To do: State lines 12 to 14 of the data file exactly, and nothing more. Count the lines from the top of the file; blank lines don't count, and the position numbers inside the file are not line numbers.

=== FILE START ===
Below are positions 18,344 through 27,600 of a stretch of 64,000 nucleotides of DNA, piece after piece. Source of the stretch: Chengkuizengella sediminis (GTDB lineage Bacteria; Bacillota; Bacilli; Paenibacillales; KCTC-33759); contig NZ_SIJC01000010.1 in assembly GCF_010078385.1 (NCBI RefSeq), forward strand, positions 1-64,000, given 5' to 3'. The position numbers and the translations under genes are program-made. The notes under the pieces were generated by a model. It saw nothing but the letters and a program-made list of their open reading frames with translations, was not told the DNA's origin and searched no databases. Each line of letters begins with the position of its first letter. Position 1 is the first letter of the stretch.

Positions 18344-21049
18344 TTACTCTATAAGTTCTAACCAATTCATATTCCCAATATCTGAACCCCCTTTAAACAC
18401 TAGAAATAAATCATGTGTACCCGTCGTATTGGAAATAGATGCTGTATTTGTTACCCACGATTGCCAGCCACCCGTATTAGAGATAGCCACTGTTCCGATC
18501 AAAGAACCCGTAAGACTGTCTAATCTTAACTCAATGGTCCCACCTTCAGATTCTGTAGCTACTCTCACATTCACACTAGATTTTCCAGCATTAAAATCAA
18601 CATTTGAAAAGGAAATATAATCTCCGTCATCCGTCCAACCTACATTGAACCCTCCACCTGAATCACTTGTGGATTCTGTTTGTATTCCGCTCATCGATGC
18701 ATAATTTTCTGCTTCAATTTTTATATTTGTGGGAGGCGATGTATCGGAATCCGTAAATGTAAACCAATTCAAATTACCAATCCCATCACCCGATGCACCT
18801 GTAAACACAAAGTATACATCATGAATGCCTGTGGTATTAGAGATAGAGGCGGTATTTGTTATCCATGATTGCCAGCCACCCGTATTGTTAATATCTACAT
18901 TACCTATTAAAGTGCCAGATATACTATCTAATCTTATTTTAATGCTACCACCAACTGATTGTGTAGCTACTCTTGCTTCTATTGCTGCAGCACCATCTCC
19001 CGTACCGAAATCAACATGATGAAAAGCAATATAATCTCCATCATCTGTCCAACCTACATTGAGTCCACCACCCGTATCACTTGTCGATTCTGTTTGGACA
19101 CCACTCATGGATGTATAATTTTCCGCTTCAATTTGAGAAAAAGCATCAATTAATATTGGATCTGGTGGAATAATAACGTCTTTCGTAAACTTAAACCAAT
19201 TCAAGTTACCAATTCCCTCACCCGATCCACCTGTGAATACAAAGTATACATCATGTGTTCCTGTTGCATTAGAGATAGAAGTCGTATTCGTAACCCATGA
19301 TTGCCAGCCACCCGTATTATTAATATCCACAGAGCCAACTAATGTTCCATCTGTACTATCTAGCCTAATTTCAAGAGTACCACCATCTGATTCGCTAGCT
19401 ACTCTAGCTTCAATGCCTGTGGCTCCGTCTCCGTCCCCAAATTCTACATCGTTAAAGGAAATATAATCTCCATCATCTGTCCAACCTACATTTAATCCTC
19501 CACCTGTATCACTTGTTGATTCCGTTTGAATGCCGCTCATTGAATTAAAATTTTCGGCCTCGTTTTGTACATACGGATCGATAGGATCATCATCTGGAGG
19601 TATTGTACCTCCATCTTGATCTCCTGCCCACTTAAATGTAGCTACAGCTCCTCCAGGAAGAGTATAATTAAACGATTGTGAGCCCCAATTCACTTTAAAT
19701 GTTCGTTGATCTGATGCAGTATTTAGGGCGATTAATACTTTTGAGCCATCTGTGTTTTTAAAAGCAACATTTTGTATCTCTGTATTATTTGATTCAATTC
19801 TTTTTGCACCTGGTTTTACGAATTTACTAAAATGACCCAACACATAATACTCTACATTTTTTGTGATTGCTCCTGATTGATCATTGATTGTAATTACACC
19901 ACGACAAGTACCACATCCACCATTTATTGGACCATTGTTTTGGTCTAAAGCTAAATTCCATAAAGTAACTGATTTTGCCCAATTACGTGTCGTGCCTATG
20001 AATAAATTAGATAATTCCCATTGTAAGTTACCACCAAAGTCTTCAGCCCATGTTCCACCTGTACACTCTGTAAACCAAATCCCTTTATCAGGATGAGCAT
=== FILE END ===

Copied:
19201 TCAAGTTACCAATTCCCTCACCCGATCCACCTGTGAATACAAAGTATACATCATGTGTTCCTGTTGCATTAGAGATAGAAGTCGTATTCGTAACCCATGA
19301 TTGCCAGCCACCCGTATTATTAATATCCACAGAGCCAACTAATGTTCCATCTGTACTATCTAGCCTAATTTCAAGAGTACCACCATCTGATTCGCTAGCT
19401 ACTCTAGCTTCAATGCCTGTGGCTCCGTCTCCGTCCCCAAATTCTACATCGTTAAAGGAAATATAATCTCCATCATCTGTCCAACCTACATTTAATCCTC